New Grid-Based Garbage Pickup System Rolls Out In 7 Wards
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CHICAGO (CBS) — Some North Side residents might have a new garbage day starting Monday.
As WBBM Newsradio’s Brandis Friedman reports, the Department of Streets and Sanitation will be posting notices on city-serviced garbage cans in neighborhoods from Lakeview north through Rogers Park.
LISTEN: WBBM Newsradio’s Brandis Friedman reports
The notices will announce that the grid-based garbage collection system will begin in one week – on Monday, June 11 – supplanting a ward-based system which with Mayor Rahm Emanuel did away as part of his 2012 budget.
The notices will alert some 55,000 households of their new garbage collection dates, as part of the new grid-based system. The city says the revamped system is expected to be more efficient, and save taxpayers $20 million.
The affected wards are the 40th (Arcadia Terrace, Bowmanville, parts of Edgewater and Rogers Park); 44th (most of Lakeview and East Lakeview), 46th (Uptown, parts of East Lakeview), 47th (Lincoln Square, Ravenswood, Northcenter), 48th (Edgewater, Andersonville, parts of Uptown), 49th (Rogers Park and parts of Edgewater), and 50th (West Rogers Park and parts of Pulaski Park/Lincoln Village.)
Streets and Sanitation Commissioner Thomas Byrne emphasizes in a news release that the quality of service will remain the same.
“Everyone should anticipate receiving the same high quality, weekly collection services they have come to expect from the City of Chicago with a significant savings to taxpayers. Some residents may experience a change in their refuse collection day, but that will be the only change,” Byrne said in the release.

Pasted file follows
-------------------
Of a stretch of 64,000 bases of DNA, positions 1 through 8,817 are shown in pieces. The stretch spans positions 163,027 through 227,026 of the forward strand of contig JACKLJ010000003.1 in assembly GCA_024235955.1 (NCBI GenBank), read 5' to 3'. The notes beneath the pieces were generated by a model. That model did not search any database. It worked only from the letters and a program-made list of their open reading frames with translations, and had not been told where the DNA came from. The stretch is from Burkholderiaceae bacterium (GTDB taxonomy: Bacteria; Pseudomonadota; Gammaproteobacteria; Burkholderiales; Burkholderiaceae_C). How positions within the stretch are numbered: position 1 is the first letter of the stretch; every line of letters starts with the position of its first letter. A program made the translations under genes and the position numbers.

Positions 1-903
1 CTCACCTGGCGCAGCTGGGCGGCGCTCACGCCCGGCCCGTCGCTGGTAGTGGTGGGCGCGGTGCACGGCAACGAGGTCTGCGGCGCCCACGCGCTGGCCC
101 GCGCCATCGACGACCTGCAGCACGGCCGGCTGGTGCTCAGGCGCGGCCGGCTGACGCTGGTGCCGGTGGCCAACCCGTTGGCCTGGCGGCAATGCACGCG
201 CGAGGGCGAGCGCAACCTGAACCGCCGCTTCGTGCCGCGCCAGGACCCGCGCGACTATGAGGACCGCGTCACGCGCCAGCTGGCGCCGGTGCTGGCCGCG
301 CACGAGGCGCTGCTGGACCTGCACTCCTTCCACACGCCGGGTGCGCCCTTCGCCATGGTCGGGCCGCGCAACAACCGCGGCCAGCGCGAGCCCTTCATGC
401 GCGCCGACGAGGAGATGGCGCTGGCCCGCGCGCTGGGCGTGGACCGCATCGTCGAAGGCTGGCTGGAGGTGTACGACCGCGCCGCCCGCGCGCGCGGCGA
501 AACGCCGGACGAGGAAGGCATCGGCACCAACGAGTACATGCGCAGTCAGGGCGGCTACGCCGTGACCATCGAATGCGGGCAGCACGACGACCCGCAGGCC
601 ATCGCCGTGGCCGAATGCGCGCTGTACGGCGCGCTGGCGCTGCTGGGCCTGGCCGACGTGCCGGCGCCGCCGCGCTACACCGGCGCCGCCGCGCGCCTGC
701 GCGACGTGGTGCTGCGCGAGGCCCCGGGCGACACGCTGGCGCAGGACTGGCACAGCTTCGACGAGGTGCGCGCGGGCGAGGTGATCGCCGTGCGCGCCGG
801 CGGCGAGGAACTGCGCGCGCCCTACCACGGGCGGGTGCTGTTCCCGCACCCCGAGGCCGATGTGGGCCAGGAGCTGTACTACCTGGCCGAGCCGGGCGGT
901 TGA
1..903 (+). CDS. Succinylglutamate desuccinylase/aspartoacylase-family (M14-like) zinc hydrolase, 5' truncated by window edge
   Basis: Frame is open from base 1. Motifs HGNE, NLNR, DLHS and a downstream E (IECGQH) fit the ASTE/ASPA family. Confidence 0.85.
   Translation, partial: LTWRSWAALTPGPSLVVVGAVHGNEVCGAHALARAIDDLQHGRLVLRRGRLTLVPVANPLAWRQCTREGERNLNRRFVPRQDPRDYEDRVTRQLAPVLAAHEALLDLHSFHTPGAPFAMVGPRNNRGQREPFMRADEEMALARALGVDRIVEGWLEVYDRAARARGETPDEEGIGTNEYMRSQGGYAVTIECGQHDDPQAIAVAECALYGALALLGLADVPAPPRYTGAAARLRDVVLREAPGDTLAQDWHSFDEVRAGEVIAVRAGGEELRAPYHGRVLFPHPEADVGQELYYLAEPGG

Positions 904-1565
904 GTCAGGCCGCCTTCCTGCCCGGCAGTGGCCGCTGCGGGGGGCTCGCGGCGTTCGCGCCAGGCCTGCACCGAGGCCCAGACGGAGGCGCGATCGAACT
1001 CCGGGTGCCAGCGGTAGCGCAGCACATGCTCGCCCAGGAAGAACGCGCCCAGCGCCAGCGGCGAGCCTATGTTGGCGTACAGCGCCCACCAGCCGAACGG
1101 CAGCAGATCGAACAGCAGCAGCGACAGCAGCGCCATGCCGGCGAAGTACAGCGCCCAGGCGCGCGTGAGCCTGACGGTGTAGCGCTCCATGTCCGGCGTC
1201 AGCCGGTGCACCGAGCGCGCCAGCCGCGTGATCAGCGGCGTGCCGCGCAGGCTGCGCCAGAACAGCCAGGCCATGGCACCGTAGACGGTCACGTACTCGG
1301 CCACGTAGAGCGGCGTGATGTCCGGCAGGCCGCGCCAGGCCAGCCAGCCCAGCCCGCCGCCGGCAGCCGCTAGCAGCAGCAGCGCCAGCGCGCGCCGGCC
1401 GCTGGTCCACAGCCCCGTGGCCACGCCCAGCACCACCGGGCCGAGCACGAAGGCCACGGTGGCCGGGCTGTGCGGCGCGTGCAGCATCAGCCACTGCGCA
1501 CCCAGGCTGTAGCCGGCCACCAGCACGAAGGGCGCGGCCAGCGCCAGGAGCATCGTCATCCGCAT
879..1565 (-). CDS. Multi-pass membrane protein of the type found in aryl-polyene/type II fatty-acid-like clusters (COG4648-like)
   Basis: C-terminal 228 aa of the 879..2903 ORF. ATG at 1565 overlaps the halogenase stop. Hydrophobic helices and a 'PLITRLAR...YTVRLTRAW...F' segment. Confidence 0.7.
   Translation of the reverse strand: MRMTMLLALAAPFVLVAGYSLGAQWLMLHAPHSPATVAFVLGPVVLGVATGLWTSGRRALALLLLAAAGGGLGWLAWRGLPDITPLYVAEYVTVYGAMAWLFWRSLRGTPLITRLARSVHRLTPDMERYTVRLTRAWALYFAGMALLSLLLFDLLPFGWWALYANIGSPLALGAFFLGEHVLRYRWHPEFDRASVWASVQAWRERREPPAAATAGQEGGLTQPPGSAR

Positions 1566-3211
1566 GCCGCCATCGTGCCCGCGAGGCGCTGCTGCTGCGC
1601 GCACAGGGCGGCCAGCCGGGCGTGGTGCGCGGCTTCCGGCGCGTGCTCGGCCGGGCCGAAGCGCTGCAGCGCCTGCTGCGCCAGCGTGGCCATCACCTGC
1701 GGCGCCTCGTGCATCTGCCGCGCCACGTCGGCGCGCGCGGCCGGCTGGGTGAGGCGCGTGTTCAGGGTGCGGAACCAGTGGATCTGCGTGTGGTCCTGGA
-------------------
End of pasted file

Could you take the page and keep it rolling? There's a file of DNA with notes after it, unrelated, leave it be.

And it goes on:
The notices will also tell residents who receive curbside blue cart service that their recycling day will also change to the same day as their garbage pickup.
Later in the summer, the city will add the 30th, 33rd, 35th, 38th, 39th, 41st and 45th wards on the Northwest Side to the grid-based pickup system
The city says the grid system is widely used both by other municipal governments and private waste haulers. Under the new system for Chicago, garbage pickup will be based on routes bordered by main streets and natural boundaries, rather than the non-linear boundaries of aldermanic wards.
In announcing his budget last fall, Emanuel said the ward-based system was woefully outdated.
“No person designing a garbage collection system from scratch would base it on a political map. We’ve always done it that way because we could afford to. Fed Ex and UPS don’t do it that way,” he said. “But we can no longer afford to.”
The city estimates up to 20 percent fewer crews will be used in the first phase, while providing the same services. By working in a grid, the city expects to reduce fuel and vehicle maintenance expenses.